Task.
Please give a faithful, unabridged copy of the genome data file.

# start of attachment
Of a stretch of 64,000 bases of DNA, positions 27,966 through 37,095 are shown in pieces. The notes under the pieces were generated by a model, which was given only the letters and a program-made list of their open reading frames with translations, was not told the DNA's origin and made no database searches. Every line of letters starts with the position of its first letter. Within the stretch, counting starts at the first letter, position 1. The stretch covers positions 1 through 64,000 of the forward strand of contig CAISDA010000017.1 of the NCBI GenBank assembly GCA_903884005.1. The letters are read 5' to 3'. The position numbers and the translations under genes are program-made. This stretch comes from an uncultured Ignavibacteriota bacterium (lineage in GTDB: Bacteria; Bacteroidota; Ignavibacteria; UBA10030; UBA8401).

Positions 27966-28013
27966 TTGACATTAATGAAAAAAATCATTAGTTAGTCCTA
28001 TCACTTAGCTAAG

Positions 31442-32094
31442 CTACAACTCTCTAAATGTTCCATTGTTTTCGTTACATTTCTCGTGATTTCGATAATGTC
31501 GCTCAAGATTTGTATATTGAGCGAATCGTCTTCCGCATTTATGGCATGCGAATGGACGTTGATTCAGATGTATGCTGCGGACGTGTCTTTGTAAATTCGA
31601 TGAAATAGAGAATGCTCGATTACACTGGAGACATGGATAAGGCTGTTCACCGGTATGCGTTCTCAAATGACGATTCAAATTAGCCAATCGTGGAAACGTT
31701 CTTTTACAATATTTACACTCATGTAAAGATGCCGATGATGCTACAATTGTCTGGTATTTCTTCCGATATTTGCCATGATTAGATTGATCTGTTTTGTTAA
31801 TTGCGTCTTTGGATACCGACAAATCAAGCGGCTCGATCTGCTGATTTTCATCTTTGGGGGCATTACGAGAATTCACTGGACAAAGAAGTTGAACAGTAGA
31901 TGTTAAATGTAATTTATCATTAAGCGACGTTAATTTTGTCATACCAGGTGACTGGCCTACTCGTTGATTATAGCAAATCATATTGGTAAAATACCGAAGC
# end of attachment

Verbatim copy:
Of a stretch of 64,000 bases of DNA, positions 27,966 through 37,095 are shown in pieces. The notes under the pieces were generated by a model, which was given only the letters and a program-made list of their open reading frames with translations, was not told the DNA's origin and made no database searches. Every line of letters starts with the position of its first letter. Within the stretch, counting starts at the first letter, position 1. The stretch covers positions 1 through 64,000 of the forward strand of contig CAISDA010000017.1 of the NCBI GenBank assembly GCA_903884005.1. The letters are read 5' to 3'. The position numbers and the translations under genes are program-made. This stretch comes from an uncultured Ignavibacteriota bacterium (lineage in GTDB: Bacteria; Bacteroidota; Ignavibacteria; UBA10030; UBA8401).

Positions 27966-28013
27966 TTGACATTAATGAAAAAAATCATTAGTTAGTCCTA
28001 TCACTTAGCTAAG

Positions 31442-32094
31442 CTACAACTCTCTAAATGTTCCATTGTTTTCGTTACATTTCTCGTGATTTCGATAATGTC
31501 GCTCAAGATTTGTATATTGAGCGAATCGTCTTCCGCATTTATGGCATGCGAATGGACGTTGATTCAGATGTATGCTGCGGACGTGTCTTTGTAAATTCGA
31601 TGAAATAGAGAATGCTCGATTACACTGGAGACATGGATAAGGCTGTTCACCGGTATGCGTTCTCAAATGACGATTCAAATTAGCCAATCGTGGAAACGTT
31701 CTTTTACAATATTTACACTCATGTAAAGATGCCGATGATGCTACAATTGTCTGGTATTTCTTCCGATATTTGCCATGATTAGATTGATCTGTTTTGTTAA
31801 TTGCGTCTTTGGATACCGACAAATCAAGCGGCTCGATCTGCTGATTTTCATCTTTGGGGGCATTACGAGAATTCACTGGACAAAGAAGTTGAACAGTAGA
31901 TGTTAAATGTAATTTATCATTAAGCGACGTTAATTTTGTCATACCAGGTGACTGGCCTACTCGTTGATTATAGCAAATCATATTGGTAAAATACCGAAGC